A Guide to Coxing
Coxing a Race
- At all races always read the marshalling instructions
- On Cam racing - regattas, Head races and Bumps
- Off Cam - bring toolbox, coxbox and lifejacket, know the course and rules
- Race plans - steer the fastest line, get the most out of the crew, motivate!
All races will have their own different rules so it is impossible for this section to be comprehensive. The hope is to provide you with an overview of the sort of situations you will encounter. Just as in pieces, during a race you must coach the crew and make tactical decisions as well as motivating the rowers and steering. Here are some basic rules and pieces of advice for all races:
Before you arrive at the race familiarise yourself with the rules and regulations of the race including checking the position of the start and finish line.
Make sure you have your lifejacket with you (a British Rowing regulation) and that your coxbox is fully charged.
Before boating check that all nuts on the boat have been done up securely. Also check that each pair of shoes has heel-restraints and that your boat has a bow ball - also a British Rowing requirement.
Make sure you know what time you are racing and therefore what time you will need to boat. Assemble the crew substantially before this to allow you to confirm the race plan. This extra time also gives you a safety net in case people assemble late.
If the rules require you to wear race numbers then you must collect them together with safety pins. One will probably be attached to your back. The other to bow's back. Make sure that you fix your number to the top layer of clothing and that bow attaches his to his racing clothes (rather than any extra layers he may be wearing for warmth before the race).
If the rules require, make sure you weigh in well in advance. If you have to carry weights then make sure you have these with you when you boat.
Once you have boated and are paddling down to the start, try to familiarise yourself with landmarks along the course which you might want to use for specific pushes. Check that you are certain of the location of the start and finish lines.
During the race, keep the crew informed of the distance to the finish.
At the end of the race you must clear the finish line. Your crew will want to collapse but you must bully them, otherwise you risk disqualification.
A very important aspect of racing is not only steering and co-ordinating the crew but is also getting the most of your rowers on race day. In order to do so you should have a race plan ready and it is the cox's role to ensure it gets implemented. If our coach does not give you a race plan ask for it. Make sure you talk the crew over it before the race. Of course, you should be able to improvise if a change of the plan has to happen but at all times communicate this to the rowers. They are focusing maximally on their technique and should not have to be distracted by the fact that you are suddenly steering a different course or are calling something else than previously discussed. Visualisation of the course and different race situations is a useful way of learning to act promptly and for the rowers to know how to react to your calls. For example if you planned to overtake a crew on a head race in the first 500m but on race day you are not gaining on them it is important not to lie to the crew and be constructive in fixing it. Call for changes in technique, power, rhythm etc. The fact that the race plan has to be changed does not mean you cannot do well in the race. So for example in the aforementioned case you would say something like "Crew X are a length ahead of us. I want to get to overlap by the end of First Post reach. Give me 20 strokes with stronger finish - ready - now!... yeah we are moving on them, let's overtake them on the inside of the next corner in 30strokes". However if the goal set is unachievable do not be negative. Instead say something like "they are holding us at half a length after that push. We know we are faster than them. Let's get into a strong rhythm and wear them down in the next 700m". Finally, your primary goal any time is to finish the course in the shortest possible time.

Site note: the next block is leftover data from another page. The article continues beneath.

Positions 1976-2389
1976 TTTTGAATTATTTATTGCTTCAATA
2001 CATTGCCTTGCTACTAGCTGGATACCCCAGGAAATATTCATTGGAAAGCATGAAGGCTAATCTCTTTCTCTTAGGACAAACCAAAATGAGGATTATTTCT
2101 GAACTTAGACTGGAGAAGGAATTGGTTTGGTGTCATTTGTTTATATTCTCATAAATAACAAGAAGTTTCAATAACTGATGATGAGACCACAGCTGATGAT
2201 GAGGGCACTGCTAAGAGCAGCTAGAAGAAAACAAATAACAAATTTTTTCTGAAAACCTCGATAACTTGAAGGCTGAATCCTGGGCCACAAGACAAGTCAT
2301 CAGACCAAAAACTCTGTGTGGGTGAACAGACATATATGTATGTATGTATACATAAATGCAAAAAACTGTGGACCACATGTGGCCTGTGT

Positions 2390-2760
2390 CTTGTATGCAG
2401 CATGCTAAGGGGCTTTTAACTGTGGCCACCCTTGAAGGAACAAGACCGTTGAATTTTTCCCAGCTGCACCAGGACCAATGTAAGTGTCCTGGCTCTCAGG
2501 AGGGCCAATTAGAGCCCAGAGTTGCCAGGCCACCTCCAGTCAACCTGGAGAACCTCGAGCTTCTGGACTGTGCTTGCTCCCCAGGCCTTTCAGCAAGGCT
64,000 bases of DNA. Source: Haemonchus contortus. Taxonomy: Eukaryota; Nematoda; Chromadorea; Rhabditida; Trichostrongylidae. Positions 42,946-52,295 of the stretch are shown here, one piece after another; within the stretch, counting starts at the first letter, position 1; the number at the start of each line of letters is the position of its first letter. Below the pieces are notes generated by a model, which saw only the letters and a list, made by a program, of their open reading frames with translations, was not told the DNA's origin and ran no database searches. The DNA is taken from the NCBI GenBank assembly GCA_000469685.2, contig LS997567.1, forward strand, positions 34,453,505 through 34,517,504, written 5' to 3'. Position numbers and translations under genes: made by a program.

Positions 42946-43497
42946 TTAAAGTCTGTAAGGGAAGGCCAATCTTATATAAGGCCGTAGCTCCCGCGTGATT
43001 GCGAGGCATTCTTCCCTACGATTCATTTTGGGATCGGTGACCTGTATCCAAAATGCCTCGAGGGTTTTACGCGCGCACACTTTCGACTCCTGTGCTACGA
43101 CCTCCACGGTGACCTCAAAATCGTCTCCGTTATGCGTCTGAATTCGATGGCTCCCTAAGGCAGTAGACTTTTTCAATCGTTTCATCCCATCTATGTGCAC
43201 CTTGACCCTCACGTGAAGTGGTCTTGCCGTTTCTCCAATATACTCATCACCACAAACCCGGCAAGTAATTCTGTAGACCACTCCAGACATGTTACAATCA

On the Cam there are three types of races - side-by-side races, head races and Bumps. Almost all off-Cam events will be side-by-side races or head races.
In side-by-side races, two (or more) crews will start level. While the cox manoeuvres the boat he should keep his hand in the air signalling to the race umpire that he is not ready. He should be aware that the race may start at any time if his hand is down and the crew should be prepared for this. When all hands are down, the umpire will call "attention" to warn the crews that the race is about to start and then "go" signifying the start. Each crew must stay in the lane or portion of the river (known as "station") to which they have been assigned. Failure to do so may result in disqualification. If you stray off your station you will be warned. If you are warned, you must act straight away but do not panic. Violent use of the rudder will slow you down considerably. During the race make sure you keep the crew informed of how they are doing in relation to other boats. You will expect them to be focused in the boat so you must "be their eyes". Do not wind down until you are absolutely certain you have crossed the line (i.e. you have heard a claxon, been told by an umpire to wind down or you are clearly 2 lengths over the line!) The first crew to cross the line wins. In Cambridge these races occur on the Long Reach as this is the widest, straightest part of the river. The course will be from 500m or 800m which will mean you have to go past the railway bridge. Know you start and finish and your station - towpath or meadow as steering varies on both stations.